i tell you what, i do feel bad about kaz. a lot of people will say “he was a bum,” “i don't feel sorry for a guy making 8 mil a year,” etc. i say to them only that i feel bad for kaz because he never gave up. i feel bad that he came here full of hope and has soldiered on through his three nightmarish seasons in new york without throwing anyone under the bus or lashing out at the media. honestly, show me an american ballplayer in this situation who would conduct themselves with a tenth of kaz's class and dignity. he always talked about how he was not pleased with his lack of performance and how he would try harder, which by all accounts he did. okay, so he turned out to be a bad investment in terms of on-field production. is this the first time that has happened? did he do anything to earn the vitriol that would normally be reserved for braves or yankees? no, all he did was fail to live up to hype. what a bastard. maybe i'm in the minority on this one, but i will miss him. mired in an awful slump, he's among the first mets at the top of the dugout stairs to congratulate a teammate. being benched for not producing, he takes it with a team-first attitude. maybe what i see in him is someone from a culture that still expects to see its people carry themselves with honor in all that they do. i wish more americans cared enough or had enough character to conduct themselves the way kaz did during his time with the mets. i don't care what he did or didn't do on the field. he did the mets and their fans proud as a person, and he is the rockies' gain now. good luck, kaz, i wish you nothing but the best. we weren't all booing you.

  • Anonymous

    i agree. kaz was, in his own way, the very essence of the striver and teammate that the mets at their best embody. it wasn't his fault that he was given an enormous contract — that was the fault of mets management, which should have known better. and since we can't boo management, we take it out on the player. such class.
    nor is kaz the only example of fans judging performance exclusively on paycheck, as our centerfielder might remind us. again, it's at least as much a function of management overpromise and media hype.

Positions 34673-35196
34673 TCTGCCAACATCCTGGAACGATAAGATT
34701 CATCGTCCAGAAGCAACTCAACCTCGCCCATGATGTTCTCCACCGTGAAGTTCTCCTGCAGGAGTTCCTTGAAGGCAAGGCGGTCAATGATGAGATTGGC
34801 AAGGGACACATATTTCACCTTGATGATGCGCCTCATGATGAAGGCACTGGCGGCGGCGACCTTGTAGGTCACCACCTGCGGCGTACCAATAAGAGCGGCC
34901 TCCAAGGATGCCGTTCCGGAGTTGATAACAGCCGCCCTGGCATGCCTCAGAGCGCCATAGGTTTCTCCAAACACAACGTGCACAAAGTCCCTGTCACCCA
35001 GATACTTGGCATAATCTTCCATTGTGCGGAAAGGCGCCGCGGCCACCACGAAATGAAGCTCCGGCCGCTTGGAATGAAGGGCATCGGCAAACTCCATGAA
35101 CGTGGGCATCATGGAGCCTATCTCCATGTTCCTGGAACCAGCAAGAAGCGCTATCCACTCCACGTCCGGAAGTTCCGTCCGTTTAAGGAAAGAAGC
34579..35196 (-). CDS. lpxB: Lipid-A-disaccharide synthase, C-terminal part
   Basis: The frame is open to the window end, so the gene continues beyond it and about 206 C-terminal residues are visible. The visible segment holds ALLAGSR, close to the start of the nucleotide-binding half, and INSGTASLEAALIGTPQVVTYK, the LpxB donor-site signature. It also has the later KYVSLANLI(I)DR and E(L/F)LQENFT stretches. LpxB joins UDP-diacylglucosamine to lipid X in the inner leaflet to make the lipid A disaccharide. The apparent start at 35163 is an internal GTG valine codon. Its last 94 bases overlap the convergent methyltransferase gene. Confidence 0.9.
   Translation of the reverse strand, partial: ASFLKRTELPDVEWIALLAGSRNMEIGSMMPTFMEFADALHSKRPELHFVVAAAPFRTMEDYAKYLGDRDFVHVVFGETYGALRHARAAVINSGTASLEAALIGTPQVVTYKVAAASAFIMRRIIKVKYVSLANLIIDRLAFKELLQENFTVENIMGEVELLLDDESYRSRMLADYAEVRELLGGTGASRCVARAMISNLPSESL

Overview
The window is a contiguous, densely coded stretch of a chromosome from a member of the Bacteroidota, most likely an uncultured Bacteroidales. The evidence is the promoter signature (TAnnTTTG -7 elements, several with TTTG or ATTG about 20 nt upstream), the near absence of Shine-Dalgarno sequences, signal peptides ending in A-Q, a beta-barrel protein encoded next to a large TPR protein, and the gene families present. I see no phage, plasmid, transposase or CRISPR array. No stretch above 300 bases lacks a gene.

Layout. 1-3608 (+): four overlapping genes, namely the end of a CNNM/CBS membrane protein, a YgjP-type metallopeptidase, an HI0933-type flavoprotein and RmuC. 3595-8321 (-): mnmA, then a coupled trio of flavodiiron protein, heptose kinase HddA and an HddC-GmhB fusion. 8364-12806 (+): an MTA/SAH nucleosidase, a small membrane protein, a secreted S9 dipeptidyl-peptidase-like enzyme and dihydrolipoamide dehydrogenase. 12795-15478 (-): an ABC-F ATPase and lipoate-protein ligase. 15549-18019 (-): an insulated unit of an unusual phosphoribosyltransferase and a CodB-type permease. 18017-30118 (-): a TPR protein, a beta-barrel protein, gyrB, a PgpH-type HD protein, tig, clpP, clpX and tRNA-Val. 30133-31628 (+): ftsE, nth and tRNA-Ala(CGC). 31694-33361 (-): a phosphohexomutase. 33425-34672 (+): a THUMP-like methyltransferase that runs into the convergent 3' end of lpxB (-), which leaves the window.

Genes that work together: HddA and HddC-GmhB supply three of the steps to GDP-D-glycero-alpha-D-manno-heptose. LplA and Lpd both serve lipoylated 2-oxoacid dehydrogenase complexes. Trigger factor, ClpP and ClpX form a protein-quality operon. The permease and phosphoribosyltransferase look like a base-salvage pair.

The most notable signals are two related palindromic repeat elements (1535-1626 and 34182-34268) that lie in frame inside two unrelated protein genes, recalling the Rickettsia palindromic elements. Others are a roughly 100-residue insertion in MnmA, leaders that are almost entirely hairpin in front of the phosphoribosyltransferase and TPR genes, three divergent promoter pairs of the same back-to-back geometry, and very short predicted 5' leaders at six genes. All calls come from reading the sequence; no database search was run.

over the years, i have seen a distressing rise in our fan base to buy into the same steinbrenneresque metrics that at their core are one of the most loathsome elements of skank fans: win now, win huge, win arrogantly. make no mistake, i'm loving this season, loving each of these wins, but you gotta ask yourself sometimes, what are we — the fans, not the team (the team has a lovely natural chemistry right now, as greg notes) — becoming?

  • Anonymous

    Exactly right, guys. I spoke to those issue on the previous post. We live on the edge of a Black Hole in the Bronx, and we've gotta be careful not to get sucked in, 'cause we won't recognize ourselves on the other side.

  • Anonymous

    Call it Natural Chemistry. Call it Carlos Carnage. Puerto Rican Power. Stunning Synergy. Whatever you call it, Delgado did his best, but it wasn't enough. What am I talking about? Didn't we win? We sure did. What Delgado failed to accomplish was maintaining his avg. lead over Mike Jacobs. Yup, you heard me, after his four-hit day yesterday, Jakey is batting a cool .260, nine points ahead of our slumping-no-more clean-up hitter. Let's hope they both stay hot.
    And for those of you who couldn't care less what Mike Jacobs is doing with the Marlins or Mariners or wherever he went, realize that he was hitting under .200 a month ago, and if he can bring his average back up to .260, so can Cliff Floyd, and that would make our line up pretty damn stacked.